This study is part of an innovative research among INPE-FAPESP-Vale that aims for the application of orbital radar imaging to the detection of possible surface displacements affecting the active open pit iron mines of the Carajás Mineral Province, Pará State, Northern Brazil.
2. The Carajás Mineral Province
The Carajás Mineral Province (CMP) is one of the most important mineral reserves in Brazil, containing the world’s largest iron deposits (18 billion of tons with an average content of 66% Fe), besides Cu, Au, Mn, Ni, Zn, and Pt . The CMP lies along the Itacaiúnas Shear Belt (ISB) with E-W-trending (Figure 1) , which was originated in a ductile sinistral transpressive event (2.8 Ga) that initially affected basement rocks, reactivated until early Phanerozoic times [19,22]. The ISB comprises a mid-Archean basement containing gneiss and migmatites of the Xingú Complex and orthogneisses of the Pium Complex. The basement is unconformably overlain by a low-grade volcanic and sedimentary rock of the Itacaiúnas Supergroup and layered mafic-ultramafic complexes . Over the cover assemblage lies marine to fluvial clastic rocks (e.g., arenites, siltites, calcarenites, and conglomerates) of the Rio Fresco/Águas Claras and Gorotire (Paredão) formations [22,24–26].
The metavolcanosedimentary sequences of the Itacaiúnas Supergroup are divided into five groups: Grão Pará, Igarapé Salobo, Igarapé Pojuca, Igarapé Bahia, and Buritirama . The Grão Pará Group (2.76 Ga)  comprises a large amount of volcanic rocks (basalts, andesites, and riolites) and ironstones grouped in the Parauapebas and Carajás formations. The large iron deposits found in the region are included in the jaspilites and iron ores (hematite) of the Carajás Formation, and can reach up to a thickness of 400 meters [20,28,29].
The CMP was also subjected to intense granitic magmatism most of them from Archean ages (3.0 to 2.5 Ga) and Paleoproterozoic ages (1.88 Ga) [30,31]. Many of the mineral concentrations found in the CMP were influenced by granitic intrusions . In addition to the granitic magmatism, the CMP was also intruded by mafic sills and dykes (2.64 Ga)  attributed to a sin-depositional vulcanism of the “Grão Pará” Basin , as well as to a regional distension event during Mesoproterozoic .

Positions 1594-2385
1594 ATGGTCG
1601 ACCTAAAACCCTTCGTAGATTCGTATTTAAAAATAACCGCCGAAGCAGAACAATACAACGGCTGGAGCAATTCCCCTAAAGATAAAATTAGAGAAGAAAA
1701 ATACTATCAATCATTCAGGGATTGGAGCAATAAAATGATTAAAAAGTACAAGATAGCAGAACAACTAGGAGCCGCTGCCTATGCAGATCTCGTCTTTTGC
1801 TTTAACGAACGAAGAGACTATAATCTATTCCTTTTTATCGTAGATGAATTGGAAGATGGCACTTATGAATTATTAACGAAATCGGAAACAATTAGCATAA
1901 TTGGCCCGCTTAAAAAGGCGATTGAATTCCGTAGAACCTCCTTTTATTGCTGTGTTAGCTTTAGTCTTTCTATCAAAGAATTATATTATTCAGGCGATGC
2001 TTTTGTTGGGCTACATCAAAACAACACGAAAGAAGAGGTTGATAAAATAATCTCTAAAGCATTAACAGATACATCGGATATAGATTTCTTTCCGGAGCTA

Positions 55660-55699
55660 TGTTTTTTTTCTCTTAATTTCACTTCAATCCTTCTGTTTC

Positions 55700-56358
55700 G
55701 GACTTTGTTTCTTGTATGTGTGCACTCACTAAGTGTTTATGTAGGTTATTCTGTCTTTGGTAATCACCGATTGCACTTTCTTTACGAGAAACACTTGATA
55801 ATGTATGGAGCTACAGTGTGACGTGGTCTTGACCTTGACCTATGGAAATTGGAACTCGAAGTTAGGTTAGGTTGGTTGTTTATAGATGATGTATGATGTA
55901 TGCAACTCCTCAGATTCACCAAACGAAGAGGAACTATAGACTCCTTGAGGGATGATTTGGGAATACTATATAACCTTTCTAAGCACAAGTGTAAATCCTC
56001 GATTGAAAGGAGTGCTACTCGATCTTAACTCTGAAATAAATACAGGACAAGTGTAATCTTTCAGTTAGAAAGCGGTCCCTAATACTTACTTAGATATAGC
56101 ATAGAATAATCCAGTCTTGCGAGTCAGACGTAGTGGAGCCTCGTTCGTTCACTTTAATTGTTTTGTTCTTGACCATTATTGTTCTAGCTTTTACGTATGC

3. The N4W Mine
In the N4W mine a few lithological units, that can be briefly described as follows, were mapped. In its core, crops out ironstones (banded iron formations and jaspilites), surrounded by metavolcanic rocks (andesite, basalt, and rhyolite) dipping to the west. Basic dykes and sills are emplaced into these units that are covered by thickly layered iron duricrusts and laterite soils. Weathered rocks predominate and show varying degrees of alteration that are responsible for the differences in hardness. Recognized in  are four main structural features in the N4W mine (notation dip direction/dip): (a) joints with variable attitudes affecting all units; (b) banding with attitudes of 275/41; (c) ductile shear faults with attitudes of 275/43 and 104/41; and (d) faults with attitudes of 015/60.
Reference  presented the results of strength tests for the main units of N4W mines, back-analysis of slope failures, and data compiled from other studies. The results showed that the bulk of the units are classified as soft ground (<250 kPa) . According to , in the N4W mine crops out mainly rock masses of very low geomechanical quality, RMR V and IV , while fair to very good rock masses (RMR III to I) crop out locally as isolated bodies.
3.1. Slope Instability Records
Reference  describes that the slope cuts of N4W mine were subjected to four large planar to circular failures between the years 2003 and 2008 (Figure 2). The authors mentioned that the failures were due to the effect of “hidden” geological features (the geological contact between banded iron formations and mafic sills/dykes dipping into the pit) and to the loss of slope base support due to the mining of the pit face. The authors do not mention any rain preceding the slope failure events.
4. Persistent Scatterer Interferometry